Don’t pay for free grants information

By Dr Michael Schaper, ACCC Deputy Chair

Small-business owners and entrepreneurs should be careful of websites that charge for grant-related services, when such assistance is already available for free.

The Australian Competition and Consumer Commission (ACCC) warns that some websites that offer easy access to government grants are not really lending a helping hand.

Paying for a cut and paste

The government offers various grants, which are listed at no cost from official sources such as or via

Some third-party websites charge fees to lodge applications on behalf of business owners to access government grants, even though small business operators are able to apply for the same grants themselves and for free.

The subtle signs

When searching online for grants information it is easy to get side tracked by official sounding names, logos and web addresses.

If in doubt, remember that only Australian Government websites use the ‘’ extension.

Some commercial websites present very general material about government grant programs. They might use videos, news releases or testimonials to showcase successful grant recipients in a way that suggests the website is a service provided or endorsed by the government.

A closer inspection may reveal small disclaimers acknowledging no affiliation with the government, and that they were not involved in providing or securing the grant for successful applicants.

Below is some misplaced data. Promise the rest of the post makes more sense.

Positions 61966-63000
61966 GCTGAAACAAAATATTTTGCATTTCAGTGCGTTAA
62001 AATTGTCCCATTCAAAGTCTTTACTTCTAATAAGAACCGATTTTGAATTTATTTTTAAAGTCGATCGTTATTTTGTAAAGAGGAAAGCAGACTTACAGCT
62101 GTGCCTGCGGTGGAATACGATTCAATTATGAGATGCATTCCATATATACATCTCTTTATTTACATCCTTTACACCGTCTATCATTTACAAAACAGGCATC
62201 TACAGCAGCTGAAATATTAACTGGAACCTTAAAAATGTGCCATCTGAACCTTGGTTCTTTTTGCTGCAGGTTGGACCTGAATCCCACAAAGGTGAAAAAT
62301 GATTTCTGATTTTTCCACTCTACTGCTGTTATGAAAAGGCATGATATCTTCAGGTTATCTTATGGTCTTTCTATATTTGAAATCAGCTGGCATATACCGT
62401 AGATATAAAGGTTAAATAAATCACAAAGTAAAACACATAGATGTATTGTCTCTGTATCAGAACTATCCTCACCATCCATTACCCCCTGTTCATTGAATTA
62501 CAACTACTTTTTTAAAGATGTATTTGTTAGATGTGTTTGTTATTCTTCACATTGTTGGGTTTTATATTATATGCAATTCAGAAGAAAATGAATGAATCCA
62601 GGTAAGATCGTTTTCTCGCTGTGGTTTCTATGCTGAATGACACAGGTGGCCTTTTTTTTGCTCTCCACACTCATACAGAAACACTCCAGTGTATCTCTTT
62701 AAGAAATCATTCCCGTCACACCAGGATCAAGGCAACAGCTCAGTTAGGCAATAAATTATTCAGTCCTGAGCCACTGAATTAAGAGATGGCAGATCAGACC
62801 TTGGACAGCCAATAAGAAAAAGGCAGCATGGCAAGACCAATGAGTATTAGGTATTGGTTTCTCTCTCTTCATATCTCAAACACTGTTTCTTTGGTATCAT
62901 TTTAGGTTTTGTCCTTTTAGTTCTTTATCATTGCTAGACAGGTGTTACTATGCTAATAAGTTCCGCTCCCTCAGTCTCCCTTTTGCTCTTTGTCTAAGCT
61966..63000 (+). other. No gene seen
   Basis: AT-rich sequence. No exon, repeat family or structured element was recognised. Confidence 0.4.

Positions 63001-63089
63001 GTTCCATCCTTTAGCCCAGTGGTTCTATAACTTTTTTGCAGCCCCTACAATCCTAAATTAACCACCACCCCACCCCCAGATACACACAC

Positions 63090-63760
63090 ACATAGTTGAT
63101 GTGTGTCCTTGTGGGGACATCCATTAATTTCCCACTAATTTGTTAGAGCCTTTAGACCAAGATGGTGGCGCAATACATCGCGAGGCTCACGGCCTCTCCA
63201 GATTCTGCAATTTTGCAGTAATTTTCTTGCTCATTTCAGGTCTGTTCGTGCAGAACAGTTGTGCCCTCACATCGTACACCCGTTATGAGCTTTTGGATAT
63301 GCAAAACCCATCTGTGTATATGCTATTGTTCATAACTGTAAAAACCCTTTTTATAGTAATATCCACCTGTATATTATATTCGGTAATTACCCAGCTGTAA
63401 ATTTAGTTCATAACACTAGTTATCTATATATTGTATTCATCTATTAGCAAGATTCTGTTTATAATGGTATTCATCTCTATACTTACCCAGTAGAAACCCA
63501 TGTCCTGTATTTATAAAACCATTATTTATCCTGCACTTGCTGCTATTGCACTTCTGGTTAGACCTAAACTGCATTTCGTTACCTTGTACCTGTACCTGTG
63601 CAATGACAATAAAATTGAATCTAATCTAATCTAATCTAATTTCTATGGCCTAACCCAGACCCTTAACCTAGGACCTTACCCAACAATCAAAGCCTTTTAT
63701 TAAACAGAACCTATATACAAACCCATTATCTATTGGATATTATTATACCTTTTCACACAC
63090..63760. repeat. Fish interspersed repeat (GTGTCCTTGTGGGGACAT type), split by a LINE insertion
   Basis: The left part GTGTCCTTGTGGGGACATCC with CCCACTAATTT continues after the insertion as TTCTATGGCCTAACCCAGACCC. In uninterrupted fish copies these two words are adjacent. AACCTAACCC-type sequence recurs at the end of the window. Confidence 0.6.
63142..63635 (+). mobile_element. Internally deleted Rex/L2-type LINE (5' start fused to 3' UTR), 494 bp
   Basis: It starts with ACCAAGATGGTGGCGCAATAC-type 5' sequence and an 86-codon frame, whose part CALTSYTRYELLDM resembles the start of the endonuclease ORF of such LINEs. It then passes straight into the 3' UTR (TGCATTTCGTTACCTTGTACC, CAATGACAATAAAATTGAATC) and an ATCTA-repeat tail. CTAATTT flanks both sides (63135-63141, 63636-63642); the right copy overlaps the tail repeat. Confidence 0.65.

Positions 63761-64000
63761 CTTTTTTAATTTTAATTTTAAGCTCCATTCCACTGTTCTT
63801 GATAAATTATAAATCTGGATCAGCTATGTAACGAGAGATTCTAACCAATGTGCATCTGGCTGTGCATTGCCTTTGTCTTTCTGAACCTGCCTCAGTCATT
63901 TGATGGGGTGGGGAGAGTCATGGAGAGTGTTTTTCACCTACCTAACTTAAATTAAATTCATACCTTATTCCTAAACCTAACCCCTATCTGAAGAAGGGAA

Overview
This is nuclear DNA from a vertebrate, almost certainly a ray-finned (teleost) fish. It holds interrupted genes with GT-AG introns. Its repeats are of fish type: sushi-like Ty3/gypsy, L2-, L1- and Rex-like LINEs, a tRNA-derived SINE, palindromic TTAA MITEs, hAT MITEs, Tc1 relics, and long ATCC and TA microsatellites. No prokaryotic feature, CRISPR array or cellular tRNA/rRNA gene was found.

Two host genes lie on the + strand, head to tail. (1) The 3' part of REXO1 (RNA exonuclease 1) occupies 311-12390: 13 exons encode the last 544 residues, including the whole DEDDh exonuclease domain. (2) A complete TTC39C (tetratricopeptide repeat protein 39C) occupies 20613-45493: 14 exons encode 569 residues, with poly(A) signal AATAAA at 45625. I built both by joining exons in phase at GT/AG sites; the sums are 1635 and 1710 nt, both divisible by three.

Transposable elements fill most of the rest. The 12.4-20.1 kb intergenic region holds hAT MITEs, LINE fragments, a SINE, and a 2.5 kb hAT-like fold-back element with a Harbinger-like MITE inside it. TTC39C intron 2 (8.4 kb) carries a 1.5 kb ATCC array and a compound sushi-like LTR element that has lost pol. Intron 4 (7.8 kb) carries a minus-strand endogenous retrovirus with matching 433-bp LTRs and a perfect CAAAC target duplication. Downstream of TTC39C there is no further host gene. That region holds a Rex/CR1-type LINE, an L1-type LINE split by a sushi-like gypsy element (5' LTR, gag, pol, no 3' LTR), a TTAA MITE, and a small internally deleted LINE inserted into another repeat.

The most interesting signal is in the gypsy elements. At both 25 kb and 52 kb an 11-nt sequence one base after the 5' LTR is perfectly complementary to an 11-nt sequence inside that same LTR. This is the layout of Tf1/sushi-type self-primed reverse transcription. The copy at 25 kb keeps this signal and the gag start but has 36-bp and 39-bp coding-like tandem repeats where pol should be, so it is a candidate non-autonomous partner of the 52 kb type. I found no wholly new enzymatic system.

If you are thinking about applying for a grant, stick to the official government websites and ask a trusted advisor (such as a BEC, or your accountant) for information on where to get started.

Cold calling grants scams

In the past, the ACCC has also issued warnings about outright scams where small businesses are cold-called and offered a government grant. The scammer claims to represent the fictitious ‘Australian Government Grants Department’ and states that you have been successful in receiving a grant. The scammer requests a fee of $199 to release the grant funds and the victim ends up paying but does not receive anything in return.

To protect your business, make sure you keep these points in mind:

  • all decisions about government grants are based on merit – you can’t pay for special access
  • if you wish to use the services of a third party to help you prepare a grant application, choose a reputable service by doing your homework first
  • the government does not cold-call people to tell them about grants
  • the government does not accept payment via wire transfer
  • be suspicious of any callers asking for your bank account details in return for offers of money.

The ACCC’s SCAMwatch, provides small businesses with further tips and advice on how to identify and avoid common scams.

This article was published in May 2014 on the Inside Small Business website.

Published date: 
8 September 2014